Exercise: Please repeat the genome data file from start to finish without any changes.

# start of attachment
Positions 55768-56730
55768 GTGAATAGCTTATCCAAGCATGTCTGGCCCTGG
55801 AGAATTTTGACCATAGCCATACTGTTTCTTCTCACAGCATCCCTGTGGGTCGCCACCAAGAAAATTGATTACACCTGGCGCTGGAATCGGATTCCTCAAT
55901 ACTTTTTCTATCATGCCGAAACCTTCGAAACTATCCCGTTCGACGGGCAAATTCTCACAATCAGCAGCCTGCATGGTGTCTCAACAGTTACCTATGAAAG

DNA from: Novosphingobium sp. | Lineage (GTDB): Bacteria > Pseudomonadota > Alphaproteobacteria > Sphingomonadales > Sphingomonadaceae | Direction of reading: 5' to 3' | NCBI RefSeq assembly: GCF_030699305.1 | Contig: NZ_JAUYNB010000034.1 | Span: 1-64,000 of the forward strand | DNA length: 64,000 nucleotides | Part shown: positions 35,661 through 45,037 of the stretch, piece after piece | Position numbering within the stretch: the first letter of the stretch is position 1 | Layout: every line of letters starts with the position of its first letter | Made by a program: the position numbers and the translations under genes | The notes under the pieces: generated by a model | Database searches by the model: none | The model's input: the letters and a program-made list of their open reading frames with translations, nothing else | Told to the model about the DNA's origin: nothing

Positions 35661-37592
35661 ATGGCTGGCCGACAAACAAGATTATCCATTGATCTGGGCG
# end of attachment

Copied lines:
Positions 55768-56730
55768 GTGAATAGCTTATCCAAGCATGTCTGGCCCTGG
55801 AGAATTTTGACCATAGCCATACTGTTTCTTCTCACAGCATCCCTGTGGGTCGCCACCAAGAAAATTGATTACACCTGGCGCTGGAATCGGATTCCTCAAT
55901 ACTTTTTCTATCATGCCGAAACCTTCGAAACTATCCCGTTCGACGGGCAAATTCTCACAATCAGCAGCCTGCATGGTGTCTCAACAGTTACCTATGAAAG

DNA from: Novosphingobium sp. | Lineage (GTDB): Bacteria > Pseudomonadota > Alphaproteobacteria > Sphingomonadales > Sphingomonadaceae | Direction of reading: 5' to 3' | NCBI RefSeq assembly: GCF_030699305.1 | Contig: NZ_JAUYNB010000034.1 | Span: 1-64,000 of the forward strand | DNA length: 64,000 nucleotides | Part shown: positions 35,661 through 45,037 of the stretch, piece after piece | Position numbering within the stretch: the first letter of the stretch is position 1 | Layout: every line of letters starts with the position of its first letter | Made by a program: the position numbers and the translations under genes | The notes under the pieces: generated by a model | Database searches by the model: none | The model's input: the letters and a program-made list of their open reading frames with translations, nothing else | Told to the model about the DNA's origin: nothing

Positions 35661-37592
35661 ATGGCTGGCCGACAAACAAGATTATCCATTGATCTGGGCG